Health parameters such as weight, blood pressure, et al. Along with number of participants in programs
The city of Sartell completed a Safe Routes to School plan in 2014. The city received grant money towards implementing some of the projects identified in the SRTS Plan through the Transportation Alternatives Program 2014 solicitation. These projects will upgrade safety of crosswalks, add sidewalk connections, and improve the overall alternative transportation infrastructure around the Elementary and Middle School. The city also works with BLEND (Better, Living, Exercise & Nutrition Daily; http://www.blendcentralmn.org/) to promote alternative forms of transportation and active living.
The city has a map on its website showing existing bike and sidewalk paths-see link.
In the Spring of 2015 the City of Sherburn applied for and received a grant to work with Region 9 on a Safe Routes to School and Community Active Living Plan. The active living team participated in three meetings from April through August 2015 to complete an active living plan for Sherburn. It is the first step in creating a successful active living plan and will be the blueprint which we will follow for future projects and fixing gaps identified in the community.
We identified strategies to engineer, educate, encourage, enforce, and evaluate our plan going forward.
The City of Victoria had partnered with Carver County in the Go Carver Go program. Go Carver Go is an Active Living Campaign started in 2008 to provide residents opportunities to be active. The program received SHIP funding in 2010 and is going strong. GoCarverGo is a gateway for all Victoria residents to learn about activities and opportunities related to active living throughout Carver County.
The City is partnering with Vision 2020 Bike/Walk Committee and MnDOT to develop safe routes to school plan. We have received a grant and a consultant is being hired to evaluate the routes to the elementary schools, along with I.J. Holton School and Woodson Kindergarten Center.
Big Lake School District had three schools partner on this plan. The implementation process was first, parents and SHIP staff encouraged children to walk or bike to school, second, the district staff educated students on walking and biking opportunities in the city. There were also some infrastructure recommendations made and an action plan was created.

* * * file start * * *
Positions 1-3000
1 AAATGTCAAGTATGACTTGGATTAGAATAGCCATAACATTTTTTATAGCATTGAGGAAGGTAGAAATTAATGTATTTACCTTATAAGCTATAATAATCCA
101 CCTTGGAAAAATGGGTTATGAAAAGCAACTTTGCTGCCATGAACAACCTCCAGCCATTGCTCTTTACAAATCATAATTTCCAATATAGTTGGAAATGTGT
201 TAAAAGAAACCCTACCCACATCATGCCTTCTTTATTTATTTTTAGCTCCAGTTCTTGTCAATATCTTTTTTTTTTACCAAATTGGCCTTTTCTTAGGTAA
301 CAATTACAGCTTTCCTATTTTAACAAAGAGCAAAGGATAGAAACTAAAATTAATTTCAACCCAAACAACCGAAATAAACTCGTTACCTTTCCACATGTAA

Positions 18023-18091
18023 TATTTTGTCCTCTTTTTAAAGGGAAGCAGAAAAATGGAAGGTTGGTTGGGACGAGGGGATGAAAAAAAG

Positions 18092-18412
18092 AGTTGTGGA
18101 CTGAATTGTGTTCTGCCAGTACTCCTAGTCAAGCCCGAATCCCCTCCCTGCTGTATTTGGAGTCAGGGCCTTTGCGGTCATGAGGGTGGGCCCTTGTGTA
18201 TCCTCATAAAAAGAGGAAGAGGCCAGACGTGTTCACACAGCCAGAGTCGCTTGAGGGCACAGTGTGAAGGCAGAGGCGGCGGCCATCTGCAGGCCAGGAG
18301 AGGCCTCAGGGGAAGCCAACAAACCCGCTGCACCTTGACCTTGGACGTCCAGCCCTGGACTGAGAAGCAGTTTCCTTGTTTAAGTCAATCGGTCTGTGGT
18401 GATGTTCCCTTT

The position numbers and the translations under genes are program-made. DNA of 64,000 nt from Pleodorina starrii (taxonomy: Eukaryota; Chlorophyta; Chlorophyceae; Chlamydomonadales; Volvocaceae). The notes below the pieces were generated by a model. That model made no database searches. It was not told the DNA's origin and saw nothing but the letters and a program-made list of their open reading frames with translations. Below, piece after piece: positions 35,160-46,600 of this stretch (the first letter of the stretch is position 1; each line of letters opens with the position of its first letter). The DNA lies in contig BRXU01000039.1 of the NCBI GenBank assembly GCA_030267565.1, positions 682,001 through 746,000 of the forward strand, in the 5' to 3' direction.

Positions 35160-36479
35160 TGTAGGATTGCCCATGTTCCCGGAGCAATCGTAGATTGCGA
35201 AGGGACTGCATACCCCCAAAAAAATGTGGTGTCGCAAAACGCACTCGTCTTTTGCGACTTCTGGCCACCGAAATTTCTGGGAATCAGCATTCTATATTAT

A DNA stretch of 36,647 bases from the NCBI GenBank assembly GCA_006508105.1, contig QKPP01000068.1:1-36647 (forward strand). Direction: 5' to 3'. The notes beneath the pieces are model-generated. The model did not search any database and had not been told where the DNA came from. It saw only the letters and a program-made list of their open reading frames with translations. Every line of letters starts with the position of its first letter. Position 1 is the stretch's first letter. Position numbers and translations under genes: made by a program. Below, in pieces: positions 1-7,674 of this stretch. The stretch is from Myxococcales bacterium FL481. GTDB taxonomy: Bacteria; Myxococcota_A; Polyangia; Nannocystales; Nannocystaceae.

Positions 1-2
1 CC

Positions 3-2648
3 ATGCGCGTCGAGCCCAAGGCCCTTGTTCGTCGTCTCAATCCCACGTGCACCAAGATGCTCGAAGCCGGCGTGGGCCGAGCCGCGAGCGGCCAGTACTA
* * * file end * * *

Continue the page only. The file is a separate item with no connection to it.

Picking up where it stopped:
The City of Bloomington has worked with Bloomington Public Schools to develop a Safe Routes to School Plan for all K-8 public schools in the District. The plans are active and identify walking areas, available infrastructure and targeted infrastructure improvement projects and school goals for encouraging walking and biking to school. There is also an active SRTS committee with members from the City and School District that meets twice a year.
Crow Wing Energized and the City of Brainerd cooperated to identify 2 significant walking routes. By 2014, 0.732 miles of Safe Routes to School were constructed. Approval for 0.455 and 0.897 additional miles has been granted for completion by 2019 and 2020 respectively to continue Brainerd's Safe Routes to School Plan.
The City of Burnsville is implementing a SFTS for Sioux Trail School. The city received a grant in the amount of $132,338.40 for the following elements of a SRTS program:
o construction of a 10 foot wide bituminous trail connection from the school to an existing trail along the north of T.H. 13 (mixed use trail).
o Replacement of existing concrete sidewalk in the vicinity of the bicycle racks along the southwest side of the school building to address drainage issues.
o Installation of solar powered Blinker signs at two existing crosswalk locations on River Hills Drive.